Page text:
One colleague of Hindley’s at VSU found that PIE had made a re-application to the department for funding in 1979 or 1980, and raised concerns with Hindley on the grounds that the organisation campaigned to legalise sexual relations with children. However, Hindley apparently just took away the paperwork and told his colleague to drop his objections. This individual recently approached Labour MP and leading anti-abuse campaigner Tom Watson, who took up the issue with current Home Secretary Theresa May, who ordered the permanent secretary at the Home Office, Mark Sedwill, to investigate; the individual has also been speaking to Operation Fernbridge, who are looking into grave allegations of children being procured for VIP guests at Elm Guest House in Barnes (ibid; see also Tom Watson, ‘After 30 years without an answer it’s time to find out who protected the infamous Paedophile Information Exchange’, Mirror, November 21st, 2013; and Stephen Wright, Tim Shipman and James Slack, ‘Labour MP calls for probe into state cash for Paedophile Information Exchange after claims files that prove it received taxpayers’ money have been shredded’, Daily Mail, February 25th, 2014; on Operation Fernbridge, see the range of articles here). Between 1977 and 1980, a total of £70 000 (equivalent to around £400 000 today) is said to have been given to PIE by both Labour and Conservative governments; the grant re-application which came up in 1979-80 was probably a renewal of a grant given since 1977. A Freedom of Information investigation has revealed that all Home Office files about PIE since 1979 have (legally) been destroyed. During the period of PIE’s official existence, 1974-1984, the Home Secretaries were Roy Jenkins (1974-1976), Merlyn Rees (1976-1979), William Whitelaw (1979-1983) and Leon Brittan (1983-1985); Ministers for Home Affairs were Lord Harris (1974-1979), Alex Lyon (1974-1976), Brynmor John (1976-1979), Lord Boston (Jan-May 1979), Leon Brittan (1979-1981), Timothy Raison (1979-1983), Patrick Mayhew (1981-1983), and David Waddington (1983-1987); Junior Ministers and Parliamentary Private Secretaries were Shirley Summerskill (1974-1979), Lord Belstead (1979-1982), Lord Elston (1982-1984), David Mellor (1983-1986) and Lord Glenarthur (1984-1986). It is not yet known whether any of these were aware or consulted about PIE’s funding.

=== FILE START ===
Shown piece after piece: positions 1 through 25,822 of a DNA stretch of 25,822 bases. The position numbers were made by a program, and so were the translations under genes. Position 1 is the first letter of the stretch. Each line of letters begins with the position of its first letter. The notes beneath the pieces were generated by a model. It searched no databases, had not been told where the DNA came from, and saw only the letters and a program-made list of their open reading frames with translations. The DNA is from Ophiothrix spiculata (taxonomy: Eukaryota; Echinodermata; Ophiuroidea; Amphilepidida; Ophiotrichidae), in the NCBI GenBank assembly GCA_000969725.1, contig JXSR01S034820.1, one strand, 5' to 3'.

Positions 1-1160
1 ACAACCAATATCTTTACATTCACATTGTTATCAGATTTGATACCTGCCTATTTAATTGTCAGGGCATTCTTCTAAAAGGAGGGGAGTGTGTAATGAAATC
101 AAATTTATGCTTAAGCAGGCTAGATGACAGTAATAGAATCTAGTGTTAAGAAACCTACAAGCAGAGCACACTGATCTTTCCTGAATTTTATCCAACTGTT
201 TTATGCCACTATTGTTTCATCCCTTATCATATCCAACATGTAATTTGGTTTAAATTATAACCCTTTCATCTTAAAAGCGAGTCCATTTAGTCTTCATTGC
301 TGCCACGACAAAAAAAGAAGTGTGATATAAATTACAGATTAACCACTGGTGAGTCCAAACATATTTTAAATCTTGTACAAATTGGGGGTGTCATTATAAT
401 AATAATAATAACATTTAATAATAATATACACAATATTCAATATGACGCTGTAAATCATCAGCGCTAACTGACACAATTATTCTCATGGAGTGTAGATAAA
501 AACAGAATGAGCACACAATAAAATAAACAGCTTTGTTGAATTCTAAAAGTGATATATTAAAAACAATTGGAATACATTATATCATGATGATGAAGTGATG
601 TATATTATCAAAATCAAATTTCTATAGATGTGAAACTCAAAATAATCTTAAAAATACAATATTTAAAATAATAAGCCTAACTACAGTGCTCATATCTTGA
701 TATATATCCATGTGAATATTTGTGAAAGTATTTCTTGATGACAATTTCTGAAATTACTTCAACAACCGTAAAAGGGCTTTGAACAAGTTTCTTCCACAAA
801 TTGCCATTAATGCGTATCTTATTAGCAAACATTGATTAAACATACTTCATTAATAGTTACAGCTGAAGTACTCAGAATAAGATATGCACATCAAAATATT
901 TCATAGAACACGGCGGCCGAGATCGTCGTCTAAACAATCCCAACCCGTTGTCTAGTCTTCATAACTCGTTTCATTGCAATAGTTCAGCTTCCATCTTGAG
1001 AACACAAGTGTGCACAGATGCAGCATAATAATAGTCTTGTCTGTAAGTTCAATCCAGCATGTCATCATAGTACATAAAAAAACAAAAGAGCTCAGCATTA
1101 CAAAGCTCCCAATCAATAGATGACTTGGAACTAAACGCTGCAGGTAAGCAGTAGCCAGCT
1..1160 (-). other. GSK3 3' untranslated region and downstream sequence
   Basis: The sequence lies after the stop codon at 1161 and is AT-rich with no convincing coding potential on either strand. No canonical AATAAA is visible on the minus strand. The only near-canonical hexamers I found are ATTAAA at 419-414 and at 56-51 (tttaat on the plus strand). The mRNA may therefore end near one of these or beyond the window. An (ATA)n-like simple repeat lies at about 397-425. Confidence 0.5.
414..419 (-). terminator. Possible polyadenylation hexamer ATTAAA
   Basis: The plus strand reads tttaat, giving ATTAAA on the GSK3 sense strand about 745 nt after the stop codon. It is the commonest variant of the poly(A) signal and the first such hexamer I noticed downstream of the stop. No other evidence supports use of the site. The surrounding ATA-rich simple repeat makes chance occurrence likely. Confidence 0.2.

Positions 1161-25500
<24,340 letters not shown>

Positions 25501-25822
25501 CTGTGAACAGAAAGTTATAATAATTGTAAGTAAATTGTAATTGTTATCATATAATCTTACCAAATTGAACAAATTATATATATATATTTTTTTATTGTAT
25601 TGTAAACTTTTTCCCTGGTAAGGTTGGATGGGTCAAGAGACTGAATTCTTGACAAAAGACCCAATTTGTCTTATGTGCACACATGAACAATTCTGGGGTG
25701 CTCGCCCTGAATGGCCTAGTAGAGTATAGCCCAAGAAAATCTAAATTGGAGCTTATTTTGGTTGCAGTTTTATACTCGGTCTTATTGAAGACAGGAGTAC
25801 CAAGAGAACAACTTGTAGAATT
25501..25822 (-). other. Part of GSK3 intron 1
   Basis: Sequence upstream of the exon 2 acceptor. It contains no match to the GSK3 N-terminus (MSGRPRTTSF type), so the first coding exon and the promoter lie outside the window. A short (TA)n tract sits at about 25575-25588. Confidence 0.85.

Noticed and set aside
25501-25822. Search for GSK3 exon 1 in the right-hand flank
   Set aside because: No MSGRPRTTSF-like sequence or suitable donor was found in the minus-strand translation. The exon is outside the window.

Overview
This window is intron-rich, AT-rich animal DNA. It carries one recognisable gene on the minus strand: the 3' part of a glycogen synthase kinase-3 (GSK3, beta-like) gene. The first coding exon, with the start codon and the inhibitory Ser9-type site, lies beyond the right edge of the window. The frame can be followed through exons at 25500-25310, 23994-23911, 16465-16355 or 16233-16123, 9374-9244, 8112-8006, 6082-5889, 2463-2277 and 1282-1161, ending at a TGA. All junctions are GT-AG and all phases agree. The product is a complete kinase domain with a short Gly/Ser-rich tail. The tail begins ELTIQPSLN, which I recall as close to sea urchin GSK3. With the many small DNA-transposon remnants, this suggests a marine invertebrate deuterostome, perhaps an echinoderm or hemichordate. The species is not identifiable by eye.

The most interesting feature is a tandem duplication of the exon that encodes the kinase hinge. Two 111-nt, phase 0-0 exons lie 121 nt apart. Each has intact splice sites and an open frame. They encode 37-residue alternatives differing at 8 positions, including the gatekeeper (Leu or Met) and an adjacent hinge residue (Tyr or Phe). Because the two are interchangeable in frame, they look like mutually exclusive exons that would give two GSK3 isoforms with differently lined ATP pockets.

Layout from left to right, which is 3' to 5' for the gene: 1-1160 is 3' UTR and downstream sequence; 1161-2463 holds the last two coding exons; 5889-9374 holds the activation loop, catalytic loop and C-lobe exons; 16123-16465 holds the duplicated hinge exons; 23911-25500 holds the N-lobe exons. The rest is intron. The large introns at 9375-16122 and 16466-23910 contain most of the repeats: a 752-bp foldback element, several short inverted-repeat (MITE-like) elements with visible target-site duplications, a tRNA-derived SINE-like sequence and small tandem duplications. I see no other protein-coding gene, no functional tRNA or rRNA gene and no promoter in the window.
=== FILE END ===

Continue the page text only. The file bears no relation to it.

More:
The period in question falls within that during which PIE was affiliated to the National Council for Civil Liberties (NCCL) and incorporates the police raid in 1978 on the flat of PIE member ‘Mr Henderson’, the alias of former High Commissioner to Canada and deputy head of MI6, Sir Peter Hayman, who was later named in Parliament by Geoffrey Dickens (Hayman was jailed in 1984 on charges of possession of child pornography, and died in 1992) (Kier Mudie and Nick Dorman, ‘Huge sums of TAXPAYER’S cash ‘handed to vile child pervert group’ by Home Office officials’, The People, March 2nd, 2014, at ; see also David Hencke, ‘Revealed: The civil servant in the Home Office’s PIE funding inquiry and his academic articles on boy love’, March 1st, 2014).
But Hindley is also a figure well-familiar to all of those of us interested in the operas of Benjamin Britten; in light of the revelation that he looks very likely to have been responsible for ensuring PIE’s government funding, I wish to consider a selection of his written work and in particular its recurrent and unhealthy fixation upon the theme of pederasty.
Hindley studied classics and philosophy at Oxford, then theology at Cambridge. Following this, he worked for a period as a minister in England, and also as a New Testament scholar, taking a position as Professor New Testament Studies at Serampore College, West Bengal, from 1959 (also serving as Deputy Librarian there, as well as literary editor for the Indian Journal of Theology) as well as being active in the church union movement in North India and publishing several articles (listed in the bibliography at the end). In 1964 he was a joint leader of the Protestant wing of joint Catholic-Protestant meeting on Christian social action problems at St Mary’s College, Kureseong, organised by Jesuit fathers (‘Joint Action’,The Anchor, Vol.8, No. 29, July 16th, 1964, p. 16). He finished his term at Serampore in 1968 (Katherine Smith Diehl, Carey Library Pamphlets: Secular Series; A Catalogue (Serampore, India: The Council of Serampore College, 1968), p. xi). Some time after this (it is not clear whether he left India straight away), Hindley joined the civil service (and appears to have abandoned his theological activities from this point onwards), whilst maintaining a strong interest in music as an amateur pianist and choral singer (see biographies of Hindley in The Musical Quarterly, Vol. 89, No. 1 (Spring 1994), p. 175 and Mervyn Cooke (ed), The Cambridge Companion to Benjamin Britten (Cambridge: Cambridge University Press, 1999), p. vii, and here, here, and here). He was friendly with former Liberal Party leader Jeremy Thorpe (born 1929), who famously was tried (and acquitted) in 1979 on charges of attempted murder of and conspiracy to murder his lover Norman Scott; Thorpe and Hindley dined together at the Reform Club in London (Mudie and Dorman, ‘Huge sums of TAXPAYER’S cash ‘handed to vile child pervert group’’).